Rob LaBelle





Minneapolis, Minnesota

Birth Name




Born and raised in Minneapolis, Minnesota, Rob had the good fortune of growing up the youngest in a family with three sisters and supportive parents. All of his sisters were involved in the theatre and their influence in this regard, among many others, certainly rubbed off. He has had a rich career transforming into a varied assortment of dynamic and sometimes off beat characters. Though Rob works primarily as an actor, he is also a director of television (First Wave) and theatre (Genet's The Maids, Fugard's Statement After An Arrest Under The Immorality Act, among others). He has taught courses at Colorado College (on Chekhov and on Dadaism) and at UCLA overseas program in Florence, Italy (on masks).

Rob attended Brown University in Providence, Rhode Island. Rob's studies focused on non-western theatre, cultural anthropology and development studies. He also acted in over 40 plays. While at Brown, he took off for a year to research theatre and dance performance in India. For two of those months he assisted Professor John Emigh with field research of various forms of masked performances in eastern India. Upon graduation, he went on to earn a Masters Degree at New York University's Graduate Program in Acting.

Fresh out of graduate school, Rob had the pleasure of performing Shakespeare at the Public Theatre alongside Christopher Walken and Keith David (Coriolanus) and Raul Julia (MacBeth). While still in NYC, Rob also played Teddy in When You Coming Back Red Ryder? (West Beth Theatre) and performed in and co-wrote and directed Henry & Anais (about Henry Miller and Anais Nin).

In 1990 Rob moved from NYC to Los Angeles where he primarily worked in film and television. Some film highlights include: Todd Haynes' now banned Superstar: The Karen Carpenter Story; What's Love Got To Do With It? (as record producer Phil Spector); City Hall (dir. by Harold Becker); Goodbye Lover (dir. by Roland Joffe); Wes Craven's New Nightmare; And The Band Played On (with Laura Innes) and the TNT movie Broken Trust (co-starring w/Tom Selleck & Elizabeth McGovern).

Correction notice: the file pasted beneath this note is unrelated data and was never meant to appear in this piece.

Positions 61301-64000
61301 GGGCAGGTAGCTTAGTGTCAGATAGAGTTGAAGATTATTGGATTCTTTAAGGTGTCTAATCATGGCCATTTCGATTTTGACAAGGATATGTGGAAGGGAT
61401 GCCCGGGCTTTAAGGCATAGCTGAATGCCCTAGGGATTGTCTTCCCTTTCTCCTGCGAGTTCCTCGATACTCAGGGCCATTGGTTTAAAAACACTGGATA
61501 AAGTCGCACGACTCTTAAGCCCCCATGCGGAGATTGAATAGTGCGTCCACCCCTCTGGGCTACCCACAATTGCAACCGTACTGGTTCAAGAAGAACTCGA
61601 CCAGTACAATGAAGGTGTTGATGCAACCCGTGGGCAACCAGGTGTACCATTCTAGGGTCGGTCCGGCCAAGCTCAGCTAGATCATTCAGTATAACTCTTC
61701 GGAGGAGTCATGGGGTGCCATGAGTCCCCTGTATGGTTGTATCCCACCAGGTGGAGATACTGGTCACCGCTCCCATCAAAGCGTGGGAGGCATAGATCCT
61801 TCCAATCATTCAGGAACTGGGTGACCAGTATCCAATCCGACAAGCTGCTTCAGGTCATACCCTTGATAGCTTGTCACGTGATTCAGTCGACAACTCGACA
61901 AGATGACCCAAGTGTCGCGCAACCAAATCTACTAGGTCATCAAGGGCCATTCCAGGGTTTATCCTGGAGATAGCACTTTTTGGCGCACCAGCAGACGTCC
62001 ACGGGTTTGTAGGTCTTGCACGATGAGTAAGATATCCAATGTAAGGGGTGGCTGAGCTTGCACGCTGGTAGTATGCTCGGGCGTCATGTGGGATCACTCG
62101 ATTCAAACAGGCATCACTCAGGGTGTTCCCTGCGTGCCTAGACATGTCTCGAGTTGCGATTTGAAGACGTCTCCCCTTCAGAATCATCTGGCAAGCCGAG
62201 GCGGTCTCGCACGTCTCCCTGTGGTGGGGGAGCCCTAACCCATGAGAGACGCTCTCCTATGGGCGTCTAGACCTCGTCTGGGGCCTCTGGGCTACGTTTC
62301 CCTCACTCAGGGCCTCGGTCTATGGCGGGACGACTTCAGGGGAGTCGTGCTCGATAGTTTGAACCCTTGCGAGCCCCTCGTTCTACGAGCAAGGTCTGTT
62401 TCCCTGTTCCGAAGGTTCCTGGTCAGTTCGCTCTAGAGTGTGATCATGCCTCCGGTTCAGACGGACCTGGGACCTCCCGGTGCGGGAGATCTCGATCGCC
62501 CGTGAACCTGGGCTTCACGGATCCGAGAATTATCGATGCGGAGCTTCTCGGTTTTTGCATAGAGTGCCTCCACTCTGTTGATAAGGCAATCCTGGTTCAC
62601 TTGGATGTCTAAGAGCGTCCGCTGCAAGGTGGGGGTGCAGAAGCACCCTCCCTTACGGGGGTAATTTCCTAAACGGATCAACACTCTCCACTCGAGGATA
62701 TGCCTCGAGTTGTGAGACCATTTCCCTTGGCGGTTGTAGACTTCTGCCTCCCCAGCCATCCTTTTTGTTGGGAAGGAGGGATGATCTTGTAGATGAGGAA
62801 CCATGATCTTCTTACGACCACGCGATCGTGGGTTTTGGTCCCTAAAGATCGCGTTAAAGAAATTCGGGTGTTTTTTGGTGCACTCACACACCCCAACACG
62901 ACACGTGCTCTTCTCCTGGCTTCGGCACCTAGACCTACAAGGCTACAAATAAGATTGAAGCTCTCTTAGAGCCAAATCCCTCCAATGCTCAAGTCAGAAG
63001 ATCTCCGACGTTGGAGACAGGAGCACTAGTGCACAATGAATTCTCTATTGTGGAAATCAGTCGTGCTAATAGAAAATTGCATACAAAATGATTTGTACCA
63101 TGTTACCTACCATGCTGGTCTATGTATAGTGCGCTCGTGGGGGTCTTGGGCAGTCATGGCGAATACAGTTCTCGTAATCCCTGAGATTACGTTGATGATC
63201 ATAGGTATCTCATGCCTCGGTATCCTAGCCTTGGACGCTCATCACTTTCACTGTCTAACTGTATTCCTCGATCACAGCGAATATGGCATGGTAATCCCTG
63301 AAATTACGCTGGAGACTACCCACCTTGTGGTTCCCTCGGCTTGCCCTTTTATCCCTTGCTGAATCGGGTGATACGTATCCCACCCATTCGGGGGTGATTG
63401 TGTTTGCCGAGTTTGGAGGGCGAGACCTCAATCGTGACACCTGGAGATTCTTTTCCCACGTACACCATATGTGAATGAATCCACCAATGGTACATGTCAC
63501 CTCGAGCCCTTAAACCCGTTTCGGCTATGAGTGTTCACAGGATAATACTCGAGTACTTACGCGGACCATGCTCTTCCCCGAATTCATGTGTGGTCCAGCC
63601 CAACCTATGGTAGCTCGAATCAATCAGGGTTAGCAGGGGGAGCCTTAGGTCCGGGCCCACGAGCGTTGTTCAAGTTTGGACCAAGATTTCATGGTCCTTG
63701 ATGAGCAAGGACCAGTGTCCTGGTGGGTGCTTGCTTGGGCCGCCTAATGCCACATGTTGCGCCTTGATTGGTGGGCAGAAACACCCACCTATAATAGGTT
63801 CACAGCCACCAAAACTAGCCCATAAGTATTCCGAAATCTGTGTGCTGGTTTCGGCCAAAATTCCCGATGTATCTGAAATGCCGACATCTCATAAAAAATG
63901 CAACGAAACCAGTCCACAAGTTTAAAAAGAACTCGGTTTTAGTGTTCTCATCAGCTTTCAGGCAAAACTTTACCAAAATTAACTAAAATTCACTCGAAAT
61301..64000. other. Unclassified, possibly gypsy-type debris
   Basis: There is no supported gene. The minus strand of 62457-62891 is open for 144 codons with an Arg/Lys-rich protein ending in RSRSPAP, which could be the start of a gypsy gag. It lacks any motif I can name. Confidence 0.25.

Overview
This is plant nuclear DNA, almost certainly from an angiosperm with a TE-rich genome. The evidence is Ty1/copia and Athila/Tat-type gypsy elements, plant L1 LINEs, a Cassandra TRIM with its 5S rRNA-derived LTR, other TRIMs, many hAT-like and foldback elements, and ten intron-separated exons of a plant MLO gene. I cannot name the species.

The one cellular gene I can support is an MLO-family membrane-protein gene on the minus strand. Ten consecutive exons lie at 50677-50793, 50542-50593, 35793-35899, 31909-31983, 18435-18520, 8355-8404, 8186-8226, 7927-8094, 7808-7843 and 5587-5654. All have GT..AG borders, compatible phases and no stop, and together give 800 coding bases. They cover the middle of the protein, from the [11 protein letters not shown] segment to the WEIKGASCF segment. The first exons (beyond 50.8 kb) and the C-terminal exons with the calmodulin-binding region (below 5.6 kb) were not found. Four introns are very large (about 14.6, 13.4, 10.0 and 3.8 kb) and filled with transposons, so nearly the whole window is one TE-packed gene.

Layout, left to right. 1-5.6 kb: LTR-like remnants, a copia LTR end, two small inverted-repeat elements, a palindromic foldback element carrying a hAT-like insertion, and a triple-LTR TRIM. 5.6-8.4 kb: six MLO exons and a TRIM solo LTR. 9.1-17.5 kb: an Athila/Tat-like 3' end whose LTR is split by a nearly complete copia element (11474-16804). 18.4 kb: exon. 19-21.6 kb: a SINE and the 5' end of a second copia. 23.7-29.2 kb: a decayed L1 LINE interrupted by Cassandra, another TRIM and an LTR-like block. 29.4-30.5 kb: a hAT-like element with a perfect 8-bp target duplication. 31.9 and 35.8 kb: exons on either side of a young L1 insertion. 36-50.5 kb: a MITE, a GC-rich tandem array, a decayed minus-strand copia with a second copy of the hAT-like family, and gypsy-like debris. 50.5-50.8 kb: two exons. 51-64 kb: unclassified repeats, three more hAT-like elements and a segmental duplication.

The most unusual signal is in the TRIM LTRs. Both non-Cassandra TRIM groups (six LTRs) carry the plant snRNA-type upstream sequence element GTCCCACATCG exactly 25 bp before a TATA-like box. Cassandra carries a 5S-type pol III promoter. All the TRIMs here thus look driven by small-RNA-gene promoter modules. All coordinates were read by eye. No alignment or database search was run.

Until December 2000, Rob co-starred as ‘Crazy Eddie' for three seasons in Francis Ford Coppola's First Wave (created by college friend Chris Brancato who, along with Larry Sugar, were Executive Producers). Crazy Eddie is a whacked out, paranoid, reclusive, hacker extraordinaire; a genius of sorts who does not easily adapt to the outside world. Eddie teams up with Cade Foster (played by Sebastian Spence) in order to save the world by exposing the aliens who have assimilated into our world (the First Wave) and stopping the massive invasion and subjugation by millions more (the Second Wave) which would lead to Armageddon (the Third Wave). No small task. First Wave continues to air in the US on the SciFi Channel as well as in 50 other countries around the world. Rob also directed a couple of the episodes of First Wave. Rob had an incredible time acting in and directing First Wave, especially having had the opportunity to work with his fellow actors Mr. Spence, Roger Cross and Traci Elizabeth Lords.

Rob was recently nominated for a Genie Award for Best Performance by an Actor in a Featured Supporting Role in a Dramatic Series by the Academy of Canadian Cinema and Television. He was nominated for his performance in the First Wave episode "Asylum".

Some of Rob's TV highlights include guest starring roles in NYPD Blue, X-Files, Murphy Brown, Star Trek: Voyager (3 episodes), Profiler, Quantum Leap and Dark Angel (2 episodes). He also was a series regular in The Amazing Live Sea Monkeys (with Howie Mandel).

This summer Rob completed work on Journey Into Fear, a film installation project directed by renowned film and video artist Stan Douglas and co-written by Douglas and novelist Michael Turner. The piece, which recently premiered in Istanbul, will be mounted in museums and galleries in London, New York City, Hamburg and Sao Paolo in the coming year. In early October, Rob was a guest star in the first episode of the Steven Spielberg/Dreamworks 20 hour mini-series Taken (directed by Tobe Hooper).

He lives with his wife Megan, their two-year-old son and their two dogs.